Not Just A Coal Block

The Hasdeo Arand forests spanning north Chhattisgarh’s Korba and Surguja districts comprise some of central India’s best contiguous tracts of forests, and are home to perennial water sources, rare plants as well as wildlife species, including elephants and leopards. 
But this rich eco-system is also under threat because of the vast coal reserves it holds – the Hasdeo Arand Coalfield mapped by the Ministry of Coal has over a billion metric tonnes of proven coal reserves, across an area of 1878 square kilometres. 1502 square kilometres of this consist of forests.
The threat is accentuated with the central government’s swift moves in past weeks to speeden coal mining and acquisition of rural land from individuals and communities by corporations.
After its controversial coal mining bill was not passed in Parliament by the Rajya Sabha, the government re-issued an ordinance on 24 December 2014  to auction lands and forests across over 90 coal blocks (or mines), and to permit the commercial mining of coal.
On 29 December 2014, it issued another ordinance which dilutes the public hearing, consent and social impact assessment provisions of the Right to Fair Compensation and Transparency in Land Acquisition, Rehabilitation and Resettlement Act, 2013 for a range of projects wanting to acquire land, including power projects.
News reports and official documents indicate the government is also looking to weaken environmental and adivasi rights protections that regulate mining in forested areas, in a bid to open up and transfer resource-rich lands to corporations.
In Hasdeo Arand, villagers, primarily adivasis from the Gond community, have been debating these moves, which will profoundly impact them.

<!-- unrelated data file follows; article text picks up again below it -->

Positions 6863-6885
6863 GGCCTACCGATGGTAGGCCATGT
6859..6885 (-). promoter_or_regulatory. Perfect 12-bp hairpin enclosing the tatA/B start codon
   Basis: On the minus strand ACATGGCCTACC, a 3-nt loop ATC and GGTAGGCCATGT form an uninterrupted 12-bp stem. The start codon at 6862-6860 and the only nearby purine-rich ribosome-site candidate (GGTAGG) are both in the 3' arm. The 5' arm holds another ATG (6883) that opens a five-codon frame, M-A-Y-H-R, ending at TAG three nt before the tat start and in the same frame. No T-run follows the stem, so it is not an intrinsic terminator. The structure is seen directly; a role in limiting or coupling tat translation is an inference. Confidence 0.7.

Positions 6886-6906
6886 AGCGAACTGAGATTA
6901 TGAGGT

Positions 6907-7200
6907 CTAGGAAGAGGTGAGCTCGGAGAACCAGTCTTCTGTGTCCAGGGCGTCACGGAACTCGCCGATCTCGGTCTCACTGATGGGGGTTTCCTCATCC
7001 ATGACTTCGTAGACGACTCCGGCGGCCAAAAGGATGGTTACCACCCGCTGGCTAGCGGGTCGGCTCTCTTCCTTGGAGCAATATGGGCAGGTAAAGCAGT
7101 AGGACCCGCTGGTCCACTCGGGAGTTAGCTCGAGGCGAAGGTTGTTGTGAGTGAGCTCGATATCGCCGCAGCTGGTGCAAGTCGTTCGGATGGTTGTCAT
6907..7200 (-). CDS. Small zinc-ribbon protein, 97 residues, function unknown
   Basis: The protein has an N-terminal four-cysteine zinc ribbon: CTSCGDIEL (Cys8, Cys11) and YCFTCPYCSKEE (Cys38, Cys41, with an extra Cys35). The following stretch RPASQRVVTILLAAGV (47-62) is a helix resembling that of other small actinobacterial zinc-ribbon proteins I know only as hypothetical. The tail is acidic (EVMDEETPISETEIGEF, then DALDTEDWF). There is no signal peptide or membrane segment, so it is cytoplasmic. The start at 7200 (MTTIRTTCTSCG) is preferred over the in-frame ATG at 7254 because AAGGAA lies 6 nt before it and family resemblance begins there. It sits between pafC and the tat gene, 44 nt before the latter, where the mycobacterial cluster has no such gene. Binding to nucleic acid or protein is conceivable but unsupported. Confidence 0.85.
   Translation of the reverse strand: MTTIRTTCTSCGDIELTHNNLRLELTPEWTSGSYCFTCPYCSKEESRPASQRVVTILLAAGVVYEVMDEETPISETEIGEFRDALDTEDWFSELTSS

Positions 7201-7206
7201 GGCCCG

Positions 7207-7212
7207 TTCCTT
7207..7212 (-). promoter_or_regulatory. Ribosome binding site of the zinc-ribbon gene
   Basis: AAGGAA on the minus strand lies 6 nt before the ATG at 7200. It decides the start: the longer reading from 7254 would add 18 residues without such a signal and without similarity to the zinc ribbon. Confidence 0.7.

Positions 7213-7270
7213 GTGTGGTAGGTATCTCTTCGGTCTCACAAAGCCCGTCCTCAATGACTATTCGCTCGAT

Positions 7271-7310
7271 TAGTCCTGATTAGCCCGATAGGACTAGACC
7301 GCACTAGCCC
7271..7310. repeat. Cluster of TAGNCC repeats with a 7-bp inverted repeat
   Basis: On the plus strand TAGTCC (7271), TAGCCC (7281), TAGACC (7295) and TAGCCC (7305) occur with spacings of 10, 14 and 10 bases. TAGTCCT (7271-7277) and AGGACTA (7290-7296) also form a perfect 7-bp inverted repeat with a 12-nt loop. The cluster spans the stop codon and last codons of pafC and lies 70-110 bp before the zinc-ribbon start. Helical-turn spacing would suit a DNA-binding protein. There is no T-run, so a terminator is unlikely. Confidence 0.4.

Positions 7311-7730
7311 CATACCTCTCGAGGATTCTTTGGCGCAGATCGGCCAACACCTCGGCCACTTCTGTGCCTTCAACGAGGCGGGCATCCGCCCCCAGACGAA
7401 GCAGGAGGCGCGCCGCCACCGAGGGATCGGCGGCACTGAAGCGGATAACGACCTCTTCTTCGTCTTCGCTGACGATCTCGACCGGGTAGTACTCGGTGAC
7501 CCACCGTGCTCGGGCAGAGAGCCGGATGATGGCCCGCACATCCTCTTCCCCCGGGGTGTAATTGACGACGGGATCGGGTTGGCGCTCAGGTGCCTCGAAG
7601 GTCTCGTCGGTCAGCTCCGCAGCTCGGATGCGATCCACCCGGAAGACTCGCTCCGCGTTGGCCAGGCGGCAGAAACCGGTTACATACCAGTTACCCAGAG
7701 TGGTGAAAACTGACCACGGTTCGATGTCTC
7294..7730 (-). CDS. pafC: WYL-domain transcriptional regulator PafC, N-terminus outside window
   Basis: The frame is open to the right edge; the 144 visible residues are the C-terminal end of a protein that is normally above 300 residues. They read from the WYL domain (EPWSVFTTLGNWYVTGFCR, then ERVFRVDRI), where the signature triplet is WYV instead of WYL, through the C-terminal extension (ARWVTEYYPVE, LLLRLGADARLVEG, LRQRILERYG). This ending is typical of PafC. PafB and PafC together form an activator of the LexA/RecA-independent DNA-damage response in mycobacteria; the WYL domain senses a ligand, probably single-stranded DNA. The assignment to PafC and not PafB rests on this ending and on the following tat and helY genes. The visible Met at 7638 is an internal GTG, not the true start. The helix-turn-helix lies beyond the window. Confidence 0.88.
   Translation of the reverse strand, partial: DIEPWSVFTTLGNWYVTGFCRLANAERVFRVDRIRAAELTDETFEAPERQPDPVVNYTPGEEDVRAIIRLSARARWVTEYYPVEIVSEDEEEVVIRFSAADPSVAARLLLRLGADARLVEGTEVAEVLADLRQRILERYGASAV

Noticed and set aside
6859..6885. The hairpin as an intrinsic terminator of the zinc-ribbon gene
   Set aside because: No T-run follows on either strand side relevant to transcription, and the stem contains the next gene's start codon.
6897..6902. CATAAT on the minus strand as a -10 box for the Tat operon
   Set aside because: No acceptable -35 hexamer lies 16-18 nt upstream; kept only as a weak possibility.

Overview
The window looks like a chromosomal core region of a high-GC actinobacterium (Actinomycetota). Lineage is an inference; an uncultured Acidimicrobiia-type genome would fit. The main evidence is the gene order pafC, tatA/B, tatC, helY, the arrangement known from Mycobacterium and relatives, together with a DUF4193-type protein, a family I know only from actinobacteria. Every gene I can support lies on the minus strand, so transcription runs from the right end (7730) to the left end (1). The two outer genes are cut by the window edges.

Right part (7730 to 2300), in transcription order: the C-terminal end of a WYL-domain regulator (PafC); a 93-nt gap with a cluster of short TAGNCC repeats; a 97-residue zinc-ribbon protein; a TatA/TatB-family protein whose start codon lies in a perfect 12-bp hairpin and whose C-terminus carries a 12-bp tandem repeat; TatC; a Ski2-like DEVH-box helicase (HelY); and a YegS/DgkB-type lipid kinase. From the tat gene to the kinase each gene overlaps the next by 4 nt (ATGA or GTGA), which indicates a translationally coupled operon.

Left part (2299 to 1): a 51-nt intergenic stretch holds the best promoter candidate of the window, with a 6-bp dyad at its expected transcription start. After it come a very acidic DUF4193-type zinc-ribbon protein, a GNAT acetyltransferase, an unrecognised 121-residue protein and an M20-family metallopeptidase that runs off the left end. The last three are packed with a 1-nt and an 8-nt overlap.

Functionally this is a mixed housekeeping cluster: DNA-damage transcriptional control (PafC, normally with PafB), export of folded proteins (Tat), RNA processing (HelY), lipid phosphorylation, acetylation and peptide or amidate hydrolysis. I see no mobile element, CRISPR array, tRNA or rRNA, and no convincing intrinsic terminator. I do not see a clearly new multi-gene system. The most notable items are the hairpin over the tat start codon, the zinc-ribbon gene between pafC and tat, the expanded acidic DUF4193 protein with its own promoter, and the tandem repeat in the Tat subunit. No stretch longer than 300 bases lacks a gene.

In mid-December, across 16 villages, local residents held gram sabhas (village assemblies) and passed resolutions asking the government to not auction these forests and their lands to mining corporations.
They also demanded that the government implement the PESA and Forest Rights Acts. The two laws recognise the rights of local adivasi and forest-dwelling communities, and mandate their involvement in decision-making around natural resources, including their consent to proposals for destruction of forests.
Chitrangada Choudhury is a multimedia journalist and researcher, and a Fellow with the Open Society Institute. A version of this photo-feature appeared in The Sunday Guardian newspaper on 4 January 2014.


Leaflet | © OpenStreetMap contributors. Tiles Courtesy of MapQuest



Leave a Reply

Your email address will not be published. Required fields are marked *

Next Post

Narmada dam oustees "marginalised, pauperised"; gram sabhas "not consulted" before acquiring their land

Mon Jan 5 , 2015
Share on Facebook Tweet it Share on Google Pin it Share it Email Saturday, January 3, 2015 Counterview Narmada dam oustees “marginalised, pauperised”; gram sabhas “not consulted” before acquiring their land Tribal village off Narmada river By Our RepresentativeA high level panel of the Government of India, set up to […]

Breaking News